We practice this indifference by accepting circumstances which are out of our control and by keeping ourselves detached from creatures, not complaining if they are taken from us.  In this way we acknowledge that our lives and everything in them are in the Hands of God and we simply trust in His Providence.  We remind ourselves that, “For to them that love God all things work together unto good.”


The advantages of indifference

Some basic advantages for practicing holy indifference are:

·         true peace;

·         joy; and

·         the practice of virtue becomes easy.

The mind so disposed with indifference has true peace and permanent rest of the heart.  For, come what may, it recognizes in all things the Will of God, and by doing that will it attains to its destiny.

It has not only peace but joy, for we know that “all things work unto good for those that love God,” so that from all things we can derive advantages.

This disposition of mind makes easy our efforts to acquire virtue and perfection.  When our attachment to creatures is excessive, it becomes more difficult to make the sacrifice which God’s service calls for.[7]


We can examine our level of indifference

  About what do I principally complain and murmur?  There, indifference is wanting; when we murmur about something, we can say to ourselves: “I caught myself in the act of being too attached to a creature”.

  Is my will prepared for all that God is likely to ask of me, or to choose for me?  (However, don’t waste time daydreaming about every possible situation God might send to us.)

  Is my heart too passionately attached to something, to a creature, to an occupation, to an office or position, so that the separation would be at the cost of a hard struggle?  I will begin even now to disengage my heart, that the possible sacrifice be not too bitter for me.[8]

Now that we have examined St. Ignatius’s concept of holy indifference and how we certainly need to improve in using it for our sanctification, we must not think we are finished with the work of self-reflection.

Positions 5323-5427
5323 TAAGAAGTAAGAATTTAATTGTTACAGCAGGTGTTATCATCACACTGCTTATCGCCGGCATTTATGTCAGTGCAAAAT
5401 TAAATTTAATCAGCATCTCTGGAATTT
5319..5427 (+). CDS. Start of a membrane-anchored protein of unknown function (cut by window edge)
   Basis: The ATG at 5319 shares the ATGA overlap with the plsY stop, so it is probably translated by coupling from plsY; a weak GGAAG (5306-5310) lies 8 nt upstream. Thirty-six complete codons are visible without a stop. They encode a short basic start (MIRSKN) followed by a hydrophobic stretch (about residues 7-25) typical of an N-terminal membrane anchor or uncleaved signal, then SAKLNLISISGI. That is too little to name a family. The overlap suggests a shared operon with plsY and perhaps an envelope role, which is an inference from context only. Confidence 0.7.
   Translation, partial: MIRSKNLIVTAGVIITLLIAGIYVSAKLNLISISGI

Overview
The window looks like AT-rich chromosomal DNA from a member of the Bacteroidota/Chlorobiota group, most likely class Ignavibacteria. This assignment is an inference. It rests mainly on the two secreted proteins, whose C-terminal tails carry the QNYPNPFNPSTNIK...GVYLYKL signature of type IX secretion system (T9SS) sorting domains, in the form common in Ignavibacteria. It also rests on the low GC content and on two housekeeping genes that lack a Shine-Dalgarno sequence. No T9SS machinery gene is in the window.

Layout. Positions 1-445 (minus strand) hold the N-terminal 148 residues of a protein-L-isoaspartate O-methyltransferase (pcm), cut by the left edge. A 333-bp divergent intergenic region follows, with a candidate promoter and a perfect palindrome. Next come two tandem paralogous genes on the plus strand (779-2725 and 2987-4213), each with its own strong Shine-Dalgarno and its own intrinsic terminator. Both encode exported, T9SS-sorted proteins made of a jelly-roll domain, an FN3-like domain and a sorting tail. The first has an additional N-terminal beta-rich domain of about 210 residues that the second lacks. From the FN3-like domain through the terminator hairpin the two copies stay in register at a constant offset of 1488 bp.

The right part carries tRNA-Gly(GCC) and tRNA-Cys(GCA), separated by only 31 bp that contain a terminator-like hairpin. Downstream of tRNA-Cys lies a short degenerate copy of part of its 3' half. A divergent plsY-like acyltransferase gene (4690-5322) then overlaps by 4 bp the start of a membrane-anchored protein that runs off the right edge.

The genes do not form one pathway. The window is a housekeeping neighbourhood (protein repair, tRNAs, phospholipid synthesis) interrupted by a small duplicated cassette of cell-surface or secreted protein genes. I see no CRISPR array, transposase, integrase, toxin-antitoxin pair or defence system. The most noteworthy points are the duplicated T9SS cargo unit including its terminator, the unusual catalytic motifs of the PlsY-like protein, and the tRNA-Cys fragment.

Some additional questions we can use to examine our use of creatures

Here are some additional points of self-reflection:

  How am I using creatures?

  What is my attitude toward creatures – from the lowest – air, food, clothing, shelter; to the highest angels, saints and the Queen of Angels and saints?

  Am I using all of these creatures well and in the manner in which God intends?

  Do I view the lowest creatures for what they really are, or do I use them as if they are something higher than what they are?

  How do I use Mary?  She is a special creature and gift of God created to help me.  Do I consult with her? Do I ever talk with her throughout the day and ask her help to reason better?

All of these points and the self-examining questions posited here are the heart of the meditation on the Principle and Foundation.  In fact, this meditation is a reflection upon what we owe to God in justice and how we ought to serve Him.  A crucial part of the service we owe to God is how we are employed in using the creatures that He put at our disposal.  Thus, this meditation involves a self-examination in how well we are doing what we ought to do.